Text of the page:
Advertising in Italy, or “Are you talking to me?”


After I started learning Italian back in 2001, I quickly realized there were interesting questions to answer above and beyond the grammatical ones (because, let’s face it, when are those interesting?). One of the things that fascinates me to no end every time I’m in Italy or reading Italian magazines, for instance, is how I as the potential consumer am being addressed by advertisers. You see, with three ways to say “you” in Italian, I think the form chosen by the advertiser says a lot about how they’re trying to be perceived.

The Formal You

The formal form of you, or the “Lei” form, is the default “you” if you aren’t sure which form to use, because it’s the most polite. Beyond that, it’s the form used when you want to show deference to the person about whom you’re talking. This is the form students use with teachers, patients use with doctors, children use with their elders. So if I see an Italian ad addressing me with the “Lei” form of a verb, I’m meant to feel respected and thought highly of by the advertiser. Not only are they not better than I am, they’re almost putting themselves in a place of subordination to me, making me feel important.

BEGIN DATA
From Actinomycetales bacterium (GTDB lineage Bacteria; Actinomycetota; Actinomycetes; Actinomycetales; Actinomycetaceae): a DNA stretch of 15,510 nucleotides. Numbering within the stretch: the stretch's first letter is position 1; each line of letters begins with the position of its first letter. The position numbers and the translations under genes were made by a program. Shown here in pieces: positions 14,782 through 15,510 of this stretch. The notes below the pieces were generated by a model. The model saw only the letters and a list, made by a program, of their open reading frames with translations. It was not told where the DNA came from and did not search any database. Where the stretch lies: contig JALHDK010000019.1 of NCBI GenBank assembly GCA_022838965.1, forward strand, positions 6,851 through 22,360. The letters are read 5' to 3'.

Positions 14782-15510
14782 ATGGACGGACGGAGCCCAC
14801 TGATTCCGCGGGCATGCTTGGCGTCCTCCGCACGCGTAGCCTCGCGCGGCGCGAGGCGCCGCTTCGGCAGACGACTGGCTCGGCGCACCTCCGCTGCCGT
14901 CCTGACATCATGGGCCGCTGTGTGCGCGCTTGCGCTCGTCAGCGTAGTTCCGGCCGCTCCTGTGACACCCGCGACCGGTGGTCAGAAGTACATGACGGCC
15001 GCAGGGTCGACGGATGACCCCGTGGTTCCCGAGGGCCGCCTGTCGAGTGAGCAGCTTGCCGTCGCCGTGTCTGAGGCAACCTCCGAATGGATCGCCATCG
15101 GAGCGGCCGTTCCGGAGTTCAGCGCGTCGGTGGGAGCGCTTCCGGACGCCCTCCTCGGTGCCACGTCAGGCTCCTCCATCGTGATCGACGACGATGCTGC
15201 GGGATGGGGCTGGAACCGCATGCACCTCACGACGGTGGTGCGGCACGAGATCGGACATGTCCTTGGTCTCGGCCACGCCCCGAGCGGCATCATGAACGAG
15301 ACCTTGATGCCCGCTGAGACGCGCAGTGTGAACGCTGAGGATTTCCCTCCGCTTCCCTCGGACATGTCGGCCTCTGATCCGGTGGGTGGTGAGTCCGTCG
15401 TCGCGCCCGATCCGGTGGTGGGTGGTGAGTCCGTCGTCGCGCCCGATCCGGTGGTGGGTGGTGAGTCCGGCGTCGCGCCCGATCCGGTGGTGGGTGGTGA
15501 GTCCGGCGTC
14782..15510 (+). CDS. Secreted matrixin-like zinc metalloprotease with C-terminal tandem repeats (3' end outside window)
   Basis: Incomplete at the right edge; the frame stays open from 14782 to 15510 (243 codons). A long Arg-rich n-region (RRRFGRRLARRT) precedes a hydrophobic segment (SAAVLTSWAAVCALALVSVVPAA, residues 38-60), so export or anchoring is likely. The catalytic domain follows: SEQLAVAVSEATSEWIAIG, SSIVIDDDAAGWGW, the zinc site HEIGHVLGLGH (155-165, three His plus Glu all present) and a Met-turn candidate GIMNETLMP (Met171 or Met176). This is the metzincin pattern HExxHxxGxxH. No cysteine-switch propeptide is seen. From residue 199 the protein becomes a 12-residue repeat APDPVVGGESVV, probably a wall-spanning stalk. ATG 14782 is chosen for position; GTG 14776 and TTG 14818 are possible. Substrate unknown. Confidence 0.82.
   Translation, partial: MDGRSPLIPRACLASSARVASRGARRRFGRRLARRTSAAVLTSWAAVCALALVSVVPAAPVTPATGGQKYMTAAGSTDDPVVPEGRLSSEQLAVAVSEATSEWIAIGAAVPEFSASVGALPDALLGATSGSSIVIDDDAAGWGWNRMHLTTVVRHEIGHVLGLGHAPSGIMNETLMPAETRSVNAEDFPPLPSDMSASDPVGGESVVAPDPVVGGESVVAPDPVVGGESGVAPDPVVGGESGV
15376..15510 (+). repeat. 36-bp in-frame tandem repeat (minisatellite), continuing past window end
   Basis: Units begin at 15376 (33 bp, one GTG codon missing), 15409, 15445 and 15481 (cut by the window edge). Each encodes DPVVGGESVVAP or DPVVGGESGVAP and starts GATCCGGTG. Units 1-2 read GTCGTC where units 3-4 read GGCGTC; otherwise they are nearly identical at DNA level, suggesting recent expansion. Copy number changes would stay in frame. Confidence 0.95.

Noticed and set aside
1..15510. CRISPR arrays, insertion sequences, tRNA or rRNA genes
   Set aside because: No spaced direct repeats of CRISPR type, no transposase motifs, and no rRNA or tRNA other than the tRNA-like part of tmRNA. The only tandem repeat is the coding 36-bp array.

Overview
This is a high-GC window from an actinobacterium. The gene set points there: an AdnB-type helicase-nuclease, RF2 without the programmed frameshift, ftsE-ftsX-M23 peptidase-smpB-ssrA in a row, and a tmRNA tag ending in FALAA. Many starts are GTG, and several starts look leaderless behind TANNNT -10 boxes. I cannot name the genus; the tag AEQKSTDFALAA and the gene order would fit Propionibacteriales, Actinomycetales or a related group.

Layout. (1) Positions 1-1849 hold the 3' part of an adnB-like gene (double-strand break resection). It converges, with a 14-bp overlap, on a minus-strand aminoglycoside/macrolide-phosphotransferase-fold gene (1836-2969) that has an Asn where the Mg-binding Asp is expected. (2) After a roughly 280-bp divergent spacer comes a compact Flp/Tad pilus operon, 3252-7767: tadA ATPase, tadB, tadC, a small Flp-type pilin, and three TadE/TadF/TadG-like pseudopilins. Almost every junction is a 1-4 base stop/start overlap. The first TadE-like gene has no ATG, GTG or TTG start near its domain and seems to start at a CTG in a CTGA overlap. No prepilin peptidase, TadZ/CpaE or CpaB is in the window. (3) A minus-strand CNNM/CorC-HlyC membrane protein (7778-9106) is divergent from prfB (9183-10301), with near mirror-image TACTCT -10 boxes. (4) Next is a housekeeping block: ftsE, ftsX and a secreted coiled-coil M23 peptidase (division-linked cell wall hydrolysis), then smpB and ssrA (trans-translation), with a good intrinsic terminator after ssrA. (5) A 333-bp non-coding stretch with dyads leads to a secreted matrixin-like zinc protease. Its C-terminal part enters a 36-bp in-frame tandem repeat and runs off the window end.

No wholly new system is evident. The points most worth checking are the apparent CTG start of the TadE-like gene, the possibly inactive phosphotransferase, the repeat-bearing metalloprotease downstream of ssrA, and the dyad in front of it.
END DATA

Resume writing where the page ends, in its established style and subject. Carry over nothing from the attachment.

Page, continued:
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The Informal You

The informal form of you, the “tu” form, is only used with people you know well or people who are younger than you – those to whom you would not ordinarily be affording reverence in speaking. This is the “chummy” form of you, the one you use with friends, so when I see ad Italian ad addressing me with the “tu” form of a verb, I immediately think they’re trying to make me feel like they’re my bestest buddy in the world and are letting me in on a great secret product or service that they’re only telling their special friends about. Who wouldn’t like that kind of connotation? It says they’re not above me, they’re normal folk, just wanting to pass on a great tip about something they know I want to buy.

The Group You

This is what I like to call the “y’all” form of you, because we don’t have a word in English for “you plural” – in Italian, it’s the “voi” form. “Voi” is used whenever you’re addressing a group of people, regardless of formality (generally speaking). If I see this form in an Italian ad, to me it says that whatever is being hyped is something everybody’s into, so why not me? It’s a party in here with [insert product name here], you totally want to join in! It’s appealing to my sense of wanting to belong, wanting to be just like everyone else.

Okay, so maybe it’s just me who thinks this is endlessly amusing. But at least I know I’m not the only one who finds Italian advertising worth mentioning. Shelley has highlighted a couple of her recent favorites here, including a salad which purports to be sunblock. I’m not kidding.

Photo by: CAD and LV